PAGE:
Some newer air mattresses have inflatable headboards and felted fabric covers, too, so sheets don’t slide around. This makes sleeping on them even more comfortable, Rubin says. 

“If you have a nice 12- or 15-inch air mattress, you're really getting a similar kind of experience to a more basic memory-foam bed,” he says.

That's not to say that users of these mattresses follow this advice. Just 24.4% of respondents use a frame, stand, or platform for this type of mattress, and 21.8% have a headboard of any kind.

Can You Sleep on an Air Mattress Permanently?

Even with high satisfaction, air mattresses may not be a realistic permanent sleep solution, as reflected in the November 2022 survey. Much like Mason and the Chan family, 54.3% of respondents who sleep on an air-based mattress full-time anticipate buying a new mattress in the next 90 days, compared to 44.2% of all respondents. Dr. Valerie Cacho, an integrative sleep physician with patients in Hawaii and California, says an air mattress may be helpful for someone who prefers a firmer surface. These typically are back- or stomach-sleepers, and air-based-mattress users are 17.4% more likely to sleep on their stomach, according to the February 2023 survey.

But there are downsides. Even with multiple chambers, if one person moves on the bed, anyone else sleeping with them will feel that movement. Some 71.4% of survey respondents on these mattresses share a bed.

An air mattress placed in the floor with linens on top of it. A mirror stands beside the air mattress with vanity lights in front of it.

“If your partner is moving, then that movement can actually disrupt the quality of sleep you're having,” Dr. Cacho says.

Figuring out how much to inflate the mattress is also a challenge, says Dr. Michael J. Breus, Ph.D., of The Sleep Doctor. Too much or too little air can affect spinal alignment and cause pain when you wake up, he says.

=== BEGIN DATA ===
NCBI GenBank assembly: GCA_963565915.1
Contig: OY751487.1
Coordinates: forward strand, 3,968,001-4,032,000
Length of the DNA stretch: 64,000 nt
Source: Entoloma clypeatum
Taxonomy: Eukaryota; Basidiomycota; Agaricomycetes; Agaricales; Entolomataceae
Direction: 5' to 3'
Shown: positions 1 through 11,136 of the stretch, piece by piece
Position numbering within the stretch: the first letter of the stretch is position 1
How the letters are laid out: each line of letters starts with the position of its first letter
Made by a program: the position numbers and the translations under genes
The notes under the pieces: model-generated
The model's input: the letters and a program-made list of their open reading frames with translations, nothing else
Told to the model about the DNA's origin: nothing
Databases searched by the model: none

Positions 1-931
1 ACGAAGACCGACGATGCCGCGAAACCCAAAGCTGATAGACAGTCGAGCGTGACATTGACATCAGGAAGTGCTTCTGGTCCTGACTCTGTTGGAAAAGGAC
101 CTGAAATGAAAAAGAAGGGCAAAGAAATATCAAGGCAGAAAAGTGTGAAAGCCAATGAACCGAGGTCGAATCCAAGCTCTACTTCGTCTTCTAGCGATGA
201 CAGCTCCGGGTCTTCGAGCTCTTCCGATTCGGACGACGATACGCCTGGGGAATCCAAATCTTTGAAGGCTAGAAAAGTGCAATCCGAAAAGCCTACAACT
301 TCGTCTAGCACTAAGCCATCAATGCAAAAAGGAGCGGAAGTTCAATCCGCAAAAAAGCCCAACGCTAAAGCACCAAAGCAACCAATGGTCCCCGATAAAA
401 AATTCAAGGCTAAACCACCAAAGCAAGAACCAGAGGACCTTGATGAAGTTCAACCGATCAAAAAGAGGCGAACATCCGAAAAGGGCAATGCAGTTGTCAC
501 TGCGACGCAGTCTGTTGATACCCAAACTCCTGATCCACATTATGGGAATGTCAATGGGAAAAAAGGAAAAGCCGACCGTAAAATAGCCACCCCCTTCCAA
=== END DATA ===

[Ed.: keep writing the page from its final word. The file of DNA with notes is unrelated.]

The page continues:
Like a balloon, air mattresses can get punctured easily, leading to a slow leak or complete deflation. It’s simple to fix the holes. But it’s unpleasant if it happens in the middle of the night.

“Air mattresses pop and squeak, and it's not so easy to sleep on them,” — Dr. Michael J. Breus, The Sleep Doctor

Air mattresses also need to be inflated. Half of respondents say they add air to their mattress more than once a week, with 21.8% doing so daily. 

Some mattresses have another drawback: “They're noisy,” Dr. Breus says. “Air mattresses pop and squeak, and it's not so easy to sleep on them.”

Still, air mattresses can be a lifesaver for folks such as Chan and Mason or campers, travelers, or caregivers. Having a quality air mattress around in a pinch may be worth it for a good night’s sleep.

Mason says she’s holding on to her air mattress for future use, and she’s glad she invested a little more and bought a model that sits high off the floor and comes with a pillow-top cover; just 23.1% of adults who sleep on an air-based mattress use a topper

“Spending the money on a good air mattress is kind of important,” she says. “You can buy a $10 air mattress, but I doubt you're going to sleep as well.”


The surveys commissioned by The Sleep Doctor were conducted on the online survey platform Pollfish on Nov. 29, 2022, and Feb. 27, 2023. Results are from 1,250 survey participants in the United States who were ages 18 or older at the time of the survey. The November 2022 survey included only respondents who sleep on a mattress at their primary residence. The February 2023 survey included only respondents whose travels included at least one overnight stay outside the home in the prior 365 days. All respondents attested to answering the survey questions truthfully and accurately.


About The Author

K.J. Bannan

Contributing Writer

K.J. is a freelance writer, editor, and journalist based on Long Island. She is a member and former board member of the American Society of Journalists and Authors and a member of the Association of Health Care Journalists. Her health-related work has appeared in Science News, WebMD, Cancer Today, HealthTech, Health, Parents, Marie Claire, Redbook, and The New York Times, among others.

  • POSITION: Back Sleeper
  • TEMPERATURE: Cold Sleeper
  • CHRONOTYPE: Dolphin